Discussion involved many members of the Feinstein/ Tendler family, each contributing his own insight. The surgical team had essentially completed its work and had a plan which allowed for the separation of the twins despite the unknown consequences of the separation. If Baby A was to be sacrificed, it was important that the separation be done immediately after Baby A was no longer alive, so that the toxins that immediately pour out when tissue is devitalized would not begin to affect the survival of Baby B. Yet there was little knowledge as to what impact the sudden removal of a large volume of blood (the blood that was circulating in Baby A) would have on the functioning of the six-chambered heart now in Baby B's chest.
On October 6, Rav Feinstein asked me to call Dr. Koop and instruct him to go ahead with the surgery. On Tuesday, October 11, the surgery was completed. Baby B successfully survived the surgery. Baby A had to be sacrificed. The following is a summation of Rav Moshe's reasoning for approving the surgery. A second approach that leads to the same conclusion, but based upon a different halakhic principle, is also recorded here since it was presented in great detail during the discussions that led to the final permissive ruling.
One of the fundamental rules of halakha is that one life is not to be sacrificed for another. An exception to this rule is the sacrifice of a fetus in order to save the life of the mother during delivery. The Mishna in Ohaloth (7:6) records:
"If a woman is in difficulty during childbirth, it is permissible to destroy the fetus surgically because her life comes first. If, however, the head of the fetus has already been delivered, then it is forbidden to intercede even though it may cost the life of the mother. The fetus is now an infant with the ability for an independent life. Therefore, we do not sacrifice one life to save another."The Talmud in Sanhedrin (72b) elaborates on this Mishna by posing the question:
"Why should you not sacrifice the infant even though the head has already presented, since this infant is endangering the life of the mother? Is not the infant, then, a rodef [pursuer]? The law of the pursuer should apply, which is to kill the pursuer in order to save the life of the victim."The Talmud answers:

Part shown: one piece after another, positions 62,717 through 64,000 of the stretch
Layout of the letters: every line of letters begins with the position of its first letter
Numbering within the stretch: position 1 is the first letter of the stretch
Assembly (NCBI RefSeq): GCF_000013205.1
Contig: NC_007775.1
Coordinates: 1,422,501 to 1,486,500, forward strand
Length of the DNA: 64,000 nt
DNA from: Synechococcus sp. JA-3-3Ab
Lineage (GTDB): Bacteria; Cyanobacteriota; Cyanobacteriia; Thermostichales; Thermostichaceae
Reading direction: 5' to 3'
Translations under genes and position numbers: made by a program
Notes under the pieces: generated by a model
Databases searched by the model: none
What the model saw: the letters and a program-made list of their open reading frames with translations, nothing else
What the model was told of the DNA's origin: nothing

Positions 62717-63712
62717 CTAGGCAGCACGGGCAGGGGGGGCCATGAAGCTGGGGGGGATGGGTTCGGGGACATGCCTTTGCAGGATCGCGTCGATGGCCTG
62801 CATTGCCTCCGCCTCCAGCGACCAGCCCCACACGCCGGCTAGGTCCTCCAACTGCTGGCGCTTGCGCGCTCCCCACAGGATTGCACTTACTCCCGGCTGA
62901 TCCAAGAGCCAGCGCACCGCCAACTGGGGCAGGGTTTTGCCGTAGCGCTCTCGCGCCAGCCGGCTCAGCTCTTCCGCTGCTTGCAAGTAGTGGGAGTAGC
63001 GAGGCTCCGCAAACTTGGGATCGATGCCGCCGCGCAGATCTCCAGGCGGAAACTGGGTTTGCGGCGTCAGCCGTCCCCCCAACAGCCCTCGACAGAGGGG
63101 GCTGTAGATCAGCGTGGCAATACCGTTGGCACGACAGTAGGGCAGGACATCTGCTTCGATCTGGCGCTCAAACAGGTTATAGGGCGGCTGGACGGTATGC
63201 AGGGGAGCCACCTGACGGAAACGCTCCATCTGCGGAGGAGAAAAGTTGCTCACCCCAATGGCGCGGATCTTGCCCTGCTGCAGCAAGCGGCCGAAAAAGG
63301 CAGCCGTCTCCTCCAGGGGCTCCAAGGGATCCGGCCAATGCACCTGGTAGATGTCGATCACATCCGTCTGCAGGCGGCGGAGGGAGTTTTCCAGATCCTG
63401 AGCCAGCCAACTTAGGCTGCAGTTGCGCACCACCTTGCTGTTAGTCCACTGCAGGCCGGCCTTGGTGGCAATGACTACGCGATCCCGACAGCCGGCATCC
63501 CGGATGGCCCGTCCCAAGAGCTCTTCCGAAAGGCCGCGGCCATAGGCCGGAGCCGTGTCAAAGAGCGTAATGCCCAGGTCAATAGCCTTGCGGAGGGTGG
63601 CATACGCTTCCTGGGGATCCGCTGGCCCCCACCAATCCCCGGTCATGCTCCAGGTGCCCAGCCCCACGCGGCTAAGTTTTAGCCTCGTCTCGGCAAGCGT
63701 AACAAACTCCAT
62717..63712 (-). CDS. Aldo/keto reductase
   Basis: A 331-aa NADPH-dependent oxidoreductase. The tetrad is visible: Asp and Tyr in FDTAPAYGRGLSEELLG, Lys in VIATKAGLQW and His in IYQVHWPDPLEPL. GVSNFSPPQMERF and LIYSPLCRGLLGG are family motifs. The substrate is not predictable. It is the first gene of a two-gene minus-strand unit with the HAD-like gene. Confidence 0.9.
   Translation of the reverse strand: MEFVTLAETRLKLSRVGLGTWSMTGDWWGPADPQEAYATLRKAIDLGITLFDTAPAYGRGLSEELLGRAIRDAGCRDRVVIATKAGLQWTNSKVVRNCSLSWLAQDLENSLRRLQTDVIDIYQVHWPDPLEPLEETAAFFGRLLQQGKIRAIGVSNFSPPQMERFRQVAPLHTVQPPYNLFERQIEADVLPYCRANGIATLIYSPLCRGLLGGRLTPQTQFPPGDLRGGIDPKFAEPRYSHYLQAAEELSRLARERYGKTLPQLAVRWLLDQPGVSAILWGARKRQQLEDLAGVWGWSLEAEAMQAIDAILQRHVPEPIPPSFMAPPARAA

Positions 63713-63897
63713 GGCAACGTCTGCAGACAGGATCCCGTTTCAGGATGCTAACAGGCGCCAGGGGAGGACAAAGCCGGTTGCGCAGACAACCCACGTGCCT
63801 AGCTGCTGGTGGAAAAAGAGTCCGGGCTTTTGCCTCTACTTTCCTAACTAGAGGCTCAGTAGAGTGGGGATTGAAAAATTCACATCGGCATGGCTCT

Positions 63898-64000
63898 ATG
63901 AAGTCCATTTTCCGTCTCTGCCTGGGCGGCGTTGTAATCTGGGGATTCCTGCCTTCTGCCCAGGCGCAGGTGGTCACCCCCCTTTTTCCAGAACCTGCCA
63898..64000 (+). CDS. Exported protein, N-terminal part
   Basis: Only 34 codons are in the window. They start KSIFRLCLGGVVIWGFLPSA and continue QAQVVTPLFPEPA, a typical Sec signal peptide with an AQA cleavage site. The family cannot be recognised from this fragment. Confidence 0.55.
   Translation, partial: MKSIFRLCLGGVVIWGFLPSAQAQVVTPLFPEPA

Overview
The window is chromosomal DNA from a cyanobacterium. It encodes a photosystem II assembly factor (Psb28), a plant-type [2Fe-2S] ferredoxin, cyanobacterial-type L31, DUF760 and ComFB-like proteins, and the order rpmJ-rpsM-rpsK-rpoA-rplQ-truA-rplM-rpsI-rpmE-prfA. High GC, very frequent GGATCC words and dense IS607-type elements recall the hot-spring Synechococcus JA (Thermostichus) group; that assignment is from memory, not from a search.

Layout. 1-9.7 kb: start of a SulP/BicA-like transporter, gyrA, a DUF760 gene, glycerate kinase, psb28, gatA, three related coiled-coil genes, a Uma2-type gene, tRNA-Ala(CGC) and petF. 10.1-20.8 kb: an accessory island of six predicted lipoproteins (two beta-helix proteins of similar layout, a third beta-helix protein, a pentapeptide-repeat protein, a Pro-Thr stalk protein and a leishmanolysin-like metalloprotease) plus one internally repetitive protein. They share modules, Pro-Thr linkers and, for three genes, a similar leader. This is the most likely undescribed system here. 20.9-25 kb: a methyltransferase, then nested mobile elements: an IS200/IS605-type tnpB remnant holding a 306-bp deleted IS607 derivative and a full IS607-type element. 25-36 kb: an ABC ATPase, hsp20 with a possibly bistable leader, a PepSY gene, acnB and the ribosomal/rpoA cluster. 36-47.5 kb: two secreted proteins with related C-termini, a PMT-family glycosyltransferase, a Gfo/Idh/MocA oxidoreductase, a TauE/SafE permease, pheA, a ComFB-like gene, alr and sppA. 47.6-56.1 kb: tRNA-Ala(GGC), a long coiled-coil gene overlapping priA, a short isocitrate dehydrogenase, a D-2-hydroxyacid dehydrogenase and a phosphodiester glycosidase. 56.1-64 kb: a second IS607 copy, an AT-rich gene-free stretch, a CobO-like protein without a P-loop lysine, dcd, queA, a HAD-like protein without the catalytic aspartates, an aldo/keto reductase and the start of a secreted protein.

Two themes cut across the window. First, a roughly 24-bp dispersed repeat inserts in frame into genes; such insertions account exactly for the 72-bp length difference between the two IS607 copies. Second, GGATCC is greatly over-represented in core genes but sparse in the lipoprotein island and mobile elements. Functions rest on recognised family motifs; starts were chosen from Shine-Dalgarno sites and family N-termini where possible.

"No, Heaven is the pursuer."In other words, this is an act of Hashem, and therefore it is not correct to assume that the fetus is the attacker. We cannot decide to favor either the child or the mother in this terrible dilemma. While the child is in the uterine environment, totally dependent on the mother's life yet threatening it, we classify the fetus as a pursuer. The logic is, as Maimonides says, "simple." While in the uterine environment, the child is totally dependent on the mother's life forces. Thus, either the mother's death or the fetus's death would result in a fetus that was not viable. This complete dependency on the mother, so that if the mother dies the fetus will also die, is the reason for giving the mother priority over the fetus, because she is the source of fetal life.
Once the head appears, however, and the child is able to breathe independently, he is treated as an entity separate from the mother. He is now independent of the mother's circulatory and respiratory systems. We grant him the full rights and privileges of an adult. The most important of these privileges is the right to life.
This is surely the Rambam's reasoning in Laws of Murder (1:9). The Rambam states as follows:
"When the head has appeared we no longer intervene because we cannot destroy one life for the sake of another."He adds the explanation:
"For this is natural law."Why is this case less a matter of natural law than when the fetus is still in utero? Why do we not say that "Heaven is the pursuer," and not intervene, even in early pregnancy? It is, after all, an "act of Heaven"? Surely it is the fetal status of dependency on the mother that justifies the sacrifice of fetal life to save maternal life.
Rav Feinstein compared the case of the Siamese twins to this classic case of the conflict for survival between a mother in childbirth and the fetus. Baby A had no independent ability to survive. Her entire survival was completely dependent on her sister, who had the circulatory system to back up the functioning of the heart and liver.